Governing digital innovation to improve health for all must keep pace with change

Image by Gerd Altmann from Pixbay

A new report by a partnership involving IDS researchers on the rapid growth of digital health services since Covid-19 warns that governance systems have not kept up with the pace of change, leading to concerns over the cost, quality and accessibility of provision.

In response to the pandemic many governments removed regulatory constraints to digital health (temporarily or permanently) to quickly establish digital services, from smartphone apps to online and phone consultations, and more recently the use of AI and machine learning.

Now an industry worth US $210 billion, the global digital health sector is set to continue to grow at pace over the next few years. This has created new kinds of partnership between the public and private sectors and led to the entry of new market players, which the report identifies has also led to concerns about how this could change power relations in the health sector.

Impact on the health ecosystem

The report ‘Towards Digital Transformation for Universal Health Coverage’, looking at countries including Kenya and India, highlights that digital technologies do not just affect specific services but are part of the broader health ecosystem. Over time, they are likely to transform many aspects of how the system is organised. The kind of system that emerges and the degree to which it addresses social goals, such as equitable access to health care, will depend on action by government and other stakeholders.

The report warns that public policy cannot leave this kind of transition to market forces, and that the success of digital innovations will ultimately depend on their incorporation into the health system, the capacity of governments to manage this change and the creation of sustainable business models.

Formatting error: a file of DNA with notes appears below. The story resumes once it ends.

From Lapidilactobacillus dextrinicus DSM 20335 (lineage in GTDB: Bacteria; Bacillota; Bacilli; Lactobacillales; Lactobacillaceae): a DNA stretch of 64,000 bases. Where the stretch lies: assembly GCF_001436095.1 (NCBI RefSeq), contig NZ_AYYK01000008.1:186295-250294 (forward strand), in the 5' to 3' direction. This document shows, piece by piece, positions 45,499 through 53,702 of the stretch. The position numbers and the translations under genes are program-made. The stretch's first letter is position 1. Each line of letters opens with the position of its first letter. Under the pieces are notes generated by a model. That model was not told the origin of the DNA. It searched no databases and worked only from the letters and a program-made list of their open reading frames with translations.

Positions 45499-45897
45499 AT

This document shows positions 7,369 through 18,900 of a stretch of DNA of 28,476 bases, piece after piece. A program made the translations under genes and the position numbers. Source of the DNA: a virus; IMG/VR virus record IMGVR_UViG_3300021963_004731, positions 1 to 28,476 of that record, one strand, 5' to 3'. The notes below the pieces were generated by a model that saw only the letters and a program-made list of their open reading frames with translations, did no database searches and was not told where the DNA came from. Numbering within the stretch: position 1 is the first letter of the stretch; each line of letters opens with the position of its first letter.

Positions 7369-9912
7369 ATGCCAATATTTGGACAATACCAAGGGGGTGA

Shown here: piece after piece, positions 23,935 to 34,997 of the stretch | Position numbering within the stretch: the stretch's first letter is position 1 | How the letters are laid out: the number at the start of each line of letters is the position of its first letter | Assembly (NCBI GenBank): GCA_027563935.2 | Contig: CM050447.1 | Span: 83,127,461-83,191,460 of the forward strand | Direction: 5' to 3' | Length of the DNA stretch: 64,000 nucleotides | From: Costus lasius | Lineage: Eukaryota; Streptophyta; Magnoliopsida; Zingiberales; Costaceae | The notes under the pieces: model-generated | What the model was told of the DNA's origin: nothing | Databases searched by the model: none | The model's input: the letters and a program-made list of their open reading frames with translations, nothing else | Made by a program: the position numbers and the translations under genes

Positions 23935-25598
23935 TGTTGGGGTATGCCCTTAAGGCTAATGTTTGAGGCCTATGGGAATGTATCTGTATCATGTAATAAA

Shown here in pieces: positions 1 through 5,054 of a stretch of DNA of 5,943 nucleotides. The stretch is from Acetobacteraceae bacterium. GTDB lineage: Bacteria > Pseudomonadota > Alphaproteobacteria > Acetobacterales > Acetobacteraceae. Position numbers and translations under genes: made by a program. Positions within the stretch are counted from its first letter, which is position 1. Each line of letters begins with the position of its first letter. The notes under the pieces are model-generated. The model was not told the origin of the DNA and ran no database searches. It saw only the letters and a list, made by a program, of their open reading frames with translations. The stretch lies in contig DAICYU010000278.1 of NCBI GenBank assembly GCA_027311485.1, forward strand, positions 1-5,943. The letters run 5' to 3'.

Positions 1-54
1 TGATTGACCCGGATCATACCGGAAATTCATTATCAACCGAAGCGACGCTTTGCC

Dr Gerry Bloom, Research Fellow at IDS and co-author of the report, said:

“Governments must play a major part in how change happens. They require capacities and support to bring together different capabilities and expertise around common goals that include providing access to care, improving quality of care and lowering cost.

This strongly corresponds with the WHO Council on the Economics of Health for All’s recommendation for a collective, inclusive approach, to ensure health innovation ecosystems are governed for the common good.”

The report’s authors call for mechanisms to include the needs and perspectives of multiple stakeholders, including the most vulnerable and marginalised to ensure equitable and accountable health systems.

Equity-led approach to digital health transformation

To support the inclusion of different stakeholders in the management of complex digital health systems, the partnership, known as the Mutual Learning for Mixed Health Systems platform, is supporting and encouraging experimental learning approaches. These multi-year processes convene diverse stakeholders from health and non-health sectors to build an understanding of the opportunities and potential problems associated with digital health innovations.  They also generate evidence and stimulate new thought processes on innovative ways to incorporate new technologies into strategies for improving health service performance.

The aim is to build national capacities to manage digital health transformation and create a mechanism for mutual learning between countries in the context of global digital health industry where changes in market shaping or governance arrangements in one country are likely to affect other countries.

The report is based on a multi-year consultation with over 300 senior government officials, elected representatives, leaders of private companies, technology innovators and health system analysts working in Asia, Africa and Latin America.


Towards Digital Transformation for Universal Health Coverage